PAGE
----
2022 Gift Guide: Video Games for the Holiday Season
Another year, another complicated shopping season when it comes to buying that videogame system they want wrapped up in a bow. Much like 2021, this has also been something of a brutal year for gamers because some real banger titles have hit shelves this turn around the sun. One thing separates this year from last, though: one game has absolutely dominated the gaming conversation this year, and it’s one that can be played on either of the tough-to-find systems. Elden Ring has essentially existed in the same space that Skyrim occupied in its release year almost a decade ago, becoming something close to a mainstream pop culture beacon, a real achievement for its developers and their penchant for … uh, let’s just call them tough games. But Elden Ring is far from the only exceptional game released this year.
In fact, it’s been a long time since so many tremendous titles have come out in a short time, ranging from a new God of War to long-awaited sequels and a free-roaming game where you get to play as a … cat. It honestly doesn’t get much better than that, and we’re here to take you through some of the big ones to grab for those loved ones who’ve been fortunate enough to either get one of the new systems or will be getting one this holiday season. Below, you’ll find a dozen games in our Video Game Software Gift Guide, with links leading out for easy purchases. Let’s get started.
For the Open-World and Fantasy Fanatic
You’ll notice that a few of the games in other categories throughout this gift guide could’ve also fit into this section, and that’s because the fantasy and open exploration subgenres saw a tremendous amount of action this year. The three below are bound to thoroughly tickle their fancy, though, for the breadth of their realms and the extravagance of their fantastical ambitions.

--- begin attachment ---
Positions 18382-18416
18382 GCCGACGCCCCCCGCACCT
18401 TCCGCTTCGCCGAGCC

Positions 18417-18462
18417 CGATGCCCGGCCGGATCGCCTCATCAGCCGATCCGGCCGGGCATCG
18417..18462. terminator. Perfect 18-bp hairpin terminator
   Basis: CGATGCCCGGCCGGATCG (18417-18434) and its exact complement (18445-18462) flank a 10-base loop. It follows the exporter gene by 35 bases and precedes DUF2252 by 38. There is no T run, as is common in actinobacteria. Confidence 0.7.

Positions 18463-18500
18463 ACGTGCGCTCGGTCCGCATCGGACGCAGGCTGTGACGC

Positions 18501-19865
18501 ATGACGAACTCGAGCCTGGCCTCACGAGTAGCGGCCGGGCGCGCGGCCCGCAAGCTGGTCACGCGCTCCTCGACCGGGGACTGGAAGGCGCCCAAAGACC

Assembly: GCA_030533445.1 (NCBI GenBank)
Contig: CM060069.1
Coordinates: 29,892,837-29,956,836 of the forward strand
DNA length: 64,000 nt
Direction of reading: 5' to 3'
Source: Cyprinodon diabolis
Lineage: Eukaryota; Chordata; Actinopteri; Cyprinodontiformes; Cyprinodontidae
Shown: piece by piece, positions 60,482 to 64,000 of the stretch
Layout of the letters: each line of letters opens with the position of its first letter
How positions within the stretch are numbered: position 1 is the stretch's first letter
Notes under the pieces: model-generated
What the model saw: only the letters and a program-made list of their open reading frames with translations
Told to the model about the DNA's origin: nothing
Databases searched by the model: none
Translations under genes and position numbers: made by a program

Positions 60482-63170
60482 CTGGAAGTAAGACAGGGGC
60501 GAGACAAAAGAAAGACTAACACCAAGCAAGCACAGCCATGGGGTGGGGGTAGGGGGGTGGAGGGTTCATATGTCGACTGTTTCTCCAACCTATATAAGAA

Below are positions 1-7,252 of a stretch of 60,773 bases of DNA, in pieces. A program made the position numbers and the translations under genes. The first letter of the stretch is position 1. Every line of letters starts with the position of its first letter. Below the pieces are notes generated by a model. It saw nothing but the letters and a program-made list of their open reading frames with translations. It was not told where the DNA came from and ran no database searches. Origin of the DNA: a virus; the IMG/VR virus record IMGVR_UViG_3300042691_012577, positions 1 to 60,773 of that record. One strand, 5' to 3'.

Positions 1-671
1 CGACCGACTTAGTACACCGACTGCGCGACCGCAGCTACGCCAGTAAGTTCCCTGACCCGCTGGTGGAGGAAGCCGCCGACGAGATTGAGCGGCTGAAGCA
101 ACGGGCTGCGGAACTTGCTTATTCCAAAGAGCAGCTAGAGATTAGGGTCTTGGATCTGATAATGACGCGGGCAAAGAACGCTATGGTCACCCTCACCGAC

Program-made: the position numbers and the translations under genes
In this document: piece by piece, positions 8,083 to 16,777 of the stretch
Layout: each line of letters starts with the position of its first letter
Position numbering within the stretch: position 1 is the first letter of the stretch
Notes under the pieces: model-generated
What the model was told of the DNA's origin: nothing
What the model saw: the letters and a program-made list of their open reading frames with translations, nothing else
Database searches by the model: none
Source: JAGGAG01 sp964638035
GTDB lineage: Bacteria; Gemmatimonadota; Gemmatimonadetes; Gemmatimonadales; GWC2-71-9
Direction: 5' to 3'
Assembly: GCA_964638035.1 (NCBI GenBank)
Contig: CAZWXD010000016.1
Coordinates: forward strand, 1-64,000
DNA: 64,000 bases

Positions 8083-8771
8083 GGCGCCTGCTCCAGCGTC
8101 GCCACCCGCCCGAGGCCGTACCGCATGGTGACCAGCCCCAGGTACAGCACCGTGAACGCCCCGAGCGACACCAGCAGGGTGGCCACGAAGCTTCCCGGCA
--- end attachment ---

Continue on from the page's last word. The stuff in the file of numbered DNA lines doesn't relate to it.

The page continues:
- The textual world-building of George R.R. Martin comes together with the literal open world-building of now legendary developer FROM Software in the creation of Elden Ring. Much ado may have been made about this partnership before its release, potentially setting it up to be another overhyped disappointment, but what’s become obvious since release is that it wasn’t just a bunch of talk
- Players take control of a fully customizable character who chooses a class at the game’s beginning to focus their skillset, and then they embark on an action-RPG exploratory journey through the Lands Between and its focal realms. From there, those with experience with FROM’s Souls series and Bloodborne will have an idea of what to expect: the deeper the player delves into the lavish world’s many caverns, woods, dungeons, and other hazardous areas, the tougher the challenges become and the more they’ll produce helpful rewards. And boy, there’s a lot of gear available to make ‘em your own.